A Grand Year For Cherries

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Fresh Ideas For A Refreshing Fruit

When ripe cherries hit the market, my family eats them by the pound. My toddler grandson and I sit at the table and he gobbles them down as fast as I can pit them for him. Before long, we both get covered in the sticky, dark red juice and so do all my table linens (not to mention my clothing). I find that ripe cherries last longer and keep better if I soak them in cool water for an hour or so. Though nothing can beat sun-warmed, just-picked cherries, a day or two of refrigeration can leave them slightly less delightful, but the cool soak helps them stay in tip top shape a little longer.

Once we’ve eaten our fill, it’s time to get inventive. This morning, I enjoyed cherry popovers, crisp on top and creamy inside, with delicious bits of cherry coming as a lovely surprise. We enjoy cherries in savory green salads as well, especially when paired with arugula and sweet peppers and tossed with a light basil pesto dressing. My favorite way to revel in an excess of cherries is to roast them. Lightly caramelized, cherries develop a glazed, slightly crunchy skin with a melting middle. Tossed with a high-temperature oil and hot or sweet spices before roasting, they make a splendid side for grilled chicken or fish. For an unforgettable dessert, roast some with maple syrup and nutmeg, then spoon the result over homemade ice cream. Next you might try caramelized cherry scones, add some to morning granola, stir them into cakes or use them to garnish a sizzling hot curry.

Advanced Cherry Pitting

I have tried several mechanical cherry pitters and find them quite frustrating. One friend pits her cherries by poking out the pit with a sturdy straw, but I work fastest by cutting the cherries in half, rotating the two halves in opposite directions to loosen the pit, then flicking it out with the knife or my fingertip. It’s quick and very messy, so I always keep some Bac-Out (made by Bioclean) on hand. This natural degrader removes odors as well as horrible stains of many kinds, from red wine to baby puke and even worse…

Cherry Popovers

2 tablespoons soft butter
1 cup finely chopped cherries
2 eggs
1/4 teaspoon salt
1 cup milk
1 cup unbleached flour

Preheat oven to 450 degrees F and generously butter a muffin tin with half the butter and add some cherries to each cup. In a mixing bowl, combine remaining butter with remaining ingredients and blend for 30 seconds with a hand mixer (don’t over-mix). Fill muffin cups about 1/3 full and bake for 10 minutes at 450 degrees F, then without opening the oven, reduce heat to 350 degrees F and bake 10-15 minutes longer. (Longer time for extra crispy tops.) Serve immediately with butter and raspberry jam. Makes 12.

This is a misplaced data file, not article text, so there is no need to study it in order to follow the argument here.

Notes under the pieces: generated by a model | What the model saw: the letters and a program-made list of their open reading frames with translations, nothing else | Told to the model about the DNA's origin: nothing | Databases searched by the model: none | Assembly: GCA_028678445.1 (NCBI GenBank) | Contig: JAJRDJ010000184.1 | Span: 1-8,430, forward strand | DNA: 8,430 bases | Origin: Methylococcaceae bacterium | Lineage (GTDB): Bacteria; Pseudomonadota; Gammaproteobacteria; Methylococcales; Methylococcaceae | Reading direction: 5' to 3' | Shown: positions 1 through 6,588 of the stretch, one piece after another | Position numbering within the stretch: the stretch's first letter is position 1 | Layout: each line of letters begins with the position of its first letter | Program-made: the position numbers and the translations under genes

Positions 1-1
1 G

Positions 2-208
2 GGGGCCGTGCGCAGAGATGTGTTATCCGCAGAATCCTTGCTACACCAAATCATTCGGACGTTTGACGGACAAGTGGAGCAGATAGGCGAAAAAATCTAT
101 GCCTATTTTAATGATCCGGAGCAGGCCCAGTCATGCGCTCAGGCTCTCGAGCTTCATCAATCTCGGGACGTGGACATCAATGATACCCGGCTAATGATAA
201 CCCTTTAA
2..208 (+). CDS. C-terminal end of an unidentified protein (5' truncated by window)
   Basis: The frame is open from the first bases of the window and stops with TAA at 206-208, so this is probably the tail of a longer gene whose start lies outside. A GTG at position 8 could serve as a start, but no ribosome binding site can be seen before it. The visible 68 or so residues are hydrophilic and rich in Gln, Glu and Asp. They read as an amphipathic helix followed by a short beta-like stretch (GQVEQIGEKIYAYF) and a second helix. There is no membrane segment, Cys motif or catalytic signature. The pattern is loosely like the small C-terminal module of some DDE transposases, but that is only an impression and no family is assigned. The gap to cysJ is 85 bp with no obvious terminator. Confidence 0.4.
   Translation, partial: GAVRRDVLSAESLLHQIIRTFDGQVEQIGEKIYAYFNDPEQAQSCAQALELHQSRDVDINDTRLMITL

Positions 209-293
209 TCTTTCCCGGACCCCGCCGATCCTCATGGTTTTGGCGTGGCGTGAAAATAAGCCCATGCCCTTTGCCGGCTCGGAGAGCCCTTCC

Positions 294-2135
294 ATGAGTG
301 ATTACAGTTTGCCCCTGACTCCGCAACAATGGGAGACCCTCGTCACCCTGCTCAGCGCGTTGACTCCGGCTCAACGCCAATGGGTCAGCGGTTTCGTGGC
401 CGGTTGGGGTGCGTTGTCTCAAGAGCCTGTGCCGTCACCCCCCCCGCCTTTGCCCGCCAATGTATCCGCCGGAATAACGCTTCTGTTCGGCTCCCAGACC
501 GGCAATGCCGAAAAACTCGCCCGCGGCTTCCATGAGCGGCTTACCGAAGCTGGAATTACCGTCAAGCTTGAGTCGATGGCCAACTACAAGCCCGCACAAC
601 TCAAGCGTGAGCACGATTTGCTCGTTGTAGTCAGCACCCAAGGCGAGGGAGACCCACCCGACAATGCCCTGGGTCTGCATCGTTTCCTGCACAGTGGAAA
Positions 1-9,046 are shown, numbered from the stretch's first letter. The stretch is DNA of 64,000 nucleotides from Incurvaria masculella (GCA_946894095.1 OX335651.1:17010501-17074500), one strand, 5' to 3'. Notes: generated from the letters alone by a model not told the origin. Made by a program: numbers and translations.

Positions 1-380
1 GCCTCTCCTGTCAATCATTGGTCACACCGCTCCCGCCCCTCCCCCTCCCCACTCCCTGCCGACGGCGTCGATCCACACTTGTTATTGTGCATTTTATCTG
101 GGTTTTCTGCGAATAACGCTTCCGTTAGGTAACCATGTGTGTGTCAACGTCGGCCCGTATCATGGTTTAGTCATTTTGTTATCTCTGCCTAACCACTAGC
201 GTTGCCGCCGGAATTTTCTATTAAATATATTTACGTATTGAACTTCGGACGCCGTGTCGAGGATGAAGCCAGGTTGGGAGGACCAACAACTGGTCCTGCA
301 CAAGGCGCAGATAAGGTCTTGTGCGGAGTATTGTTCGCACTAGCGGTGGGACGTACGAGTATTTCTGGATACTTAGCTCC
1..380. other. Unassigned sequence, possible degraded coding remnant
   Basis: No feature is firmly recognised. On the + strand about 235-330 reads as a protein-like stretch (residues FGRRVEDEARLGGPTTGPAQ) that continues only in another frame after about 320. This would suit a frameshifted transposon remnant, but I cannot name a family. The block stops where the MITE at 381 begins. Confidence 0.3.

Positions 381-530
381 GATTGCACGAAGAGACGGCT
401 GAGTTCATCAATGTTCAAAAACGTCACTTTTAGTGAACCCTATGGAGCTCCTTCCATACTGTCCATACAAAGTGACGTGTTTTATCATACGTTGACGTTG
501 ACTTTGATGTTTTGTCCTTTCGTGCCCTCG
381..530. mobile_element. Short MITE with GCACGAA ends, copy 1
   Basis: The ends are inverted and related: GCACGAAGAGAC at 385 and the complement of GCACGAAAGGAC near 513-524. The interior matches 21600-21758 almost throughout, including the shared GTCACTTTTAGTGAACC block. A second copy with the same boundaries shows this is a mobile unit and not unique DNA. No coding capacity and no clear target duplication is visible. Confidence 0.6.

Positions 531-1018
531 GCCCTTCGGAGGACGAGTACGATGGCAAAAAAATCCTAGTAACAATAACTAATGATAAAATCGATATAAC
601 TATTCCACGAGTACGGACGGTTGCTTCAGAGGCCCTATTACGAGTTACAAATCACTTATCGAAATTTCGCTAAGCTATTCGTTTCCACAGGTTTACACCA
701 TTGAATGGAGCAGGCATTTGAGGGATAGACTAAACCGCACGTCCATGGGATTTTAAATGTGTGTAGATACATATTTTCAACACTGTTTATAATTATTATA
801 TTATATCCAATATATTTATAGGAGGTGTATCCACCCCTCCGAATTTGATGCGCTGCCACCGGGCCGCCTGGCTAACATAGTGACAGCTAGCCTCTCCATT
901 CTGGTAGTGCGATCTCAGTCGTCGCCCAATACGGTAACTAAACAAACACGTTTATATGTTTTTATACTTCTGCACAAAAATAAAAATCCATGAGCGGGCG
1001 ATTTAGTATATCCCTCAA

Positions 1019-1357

Gilding The Lily

All these caramelized cherry recipes can be made with sweet or tart cherries and all can be frozen for up to 3 months if you can hide them successfully.

Caramelized Spicy Cherries

2 cups halved sweet cherries
1 tablespoon avocado oil
1/4 teaspoon sea salt
1/4 teaspoon hot smoked paprika or chili pepper flakes
1 organic lime, quartered

Preheat oven to 425 degrees F. Toss cherries, oil, sea salt and spice of choice, then spread cherries in a single layer on a rimmed baking sheet, cut-side down. Roast until edges are browned (15-20 minutes). Spritz with lime juice and serve with fish or chicken or sweet corn, or just wolf them down. Serves 1-4.

Caramelized Curried Cherries

2 cups halved tart pie cherries
1 tablespoon coconut oil, melted
1/4 teaspoon sea salt
1/2 teaspoon curry powder

Preheat oven to 425 degrees F. Toss cherries, coconut oil, sea salt and curry powder, then spread cherries in a single layer on a rimmed baking sheet, cut-side down. Roast until edges are browned (15-20 minutes). Serve over basmati rice with fish or chicken or any vegetable. Serves 1-4.

Sweet Caramelized Cherries

2 cups halved sweet cherries
1 tablespoon avocado or safflower oil
1 tablespoon maple syrup
1/4 teaspoon freshly ground nutmeg
1/4 teaspoon ground coriander

Preheat oven to 425 degrees F. Toss cherries, oil, lemon rind, and spices with half the lemon juice, then spread cherries in a single layer on a rimmed baking sheet, cut-side down, reserving extra juice. Roast until edges are browned (15-20 minutes). Toss with remaining juices and serve over ice cream, bread pudding, rice pudding, or whatever you fancy. Serves 1-4.

This salad is also good with chopped fresh cherries if you’re in a hurry.

Caramelized Cherry & Chicken Salad

1/4 cup walnuts or hazelnuts
1/4 cup olive oil
2 tablespoons apple cider vinegar
1 cup fresh basil with some stems
1/4 teaspoon sea salt
1 head Romaine, sliced in ribbons
1 cup arugula, shredded
2 cups cooked chicken, in bite-sized pieces
1/4 cup red onion, chopped
1 cup sugar snap peas, in 1-inch pieces
1 Italian sweet pepper (or any sweet pepper), chopped
1/2 cup caramelized cherries (any kind)

In a food processor, grind the nuts coarsely, then add the oil, vinegar, basil and salt to taste, set aside. In a large bowl, combine remaining ingredients except cherries, toss with dressing, divide between 4 plates and serve, topped with cherries. Serves 4.


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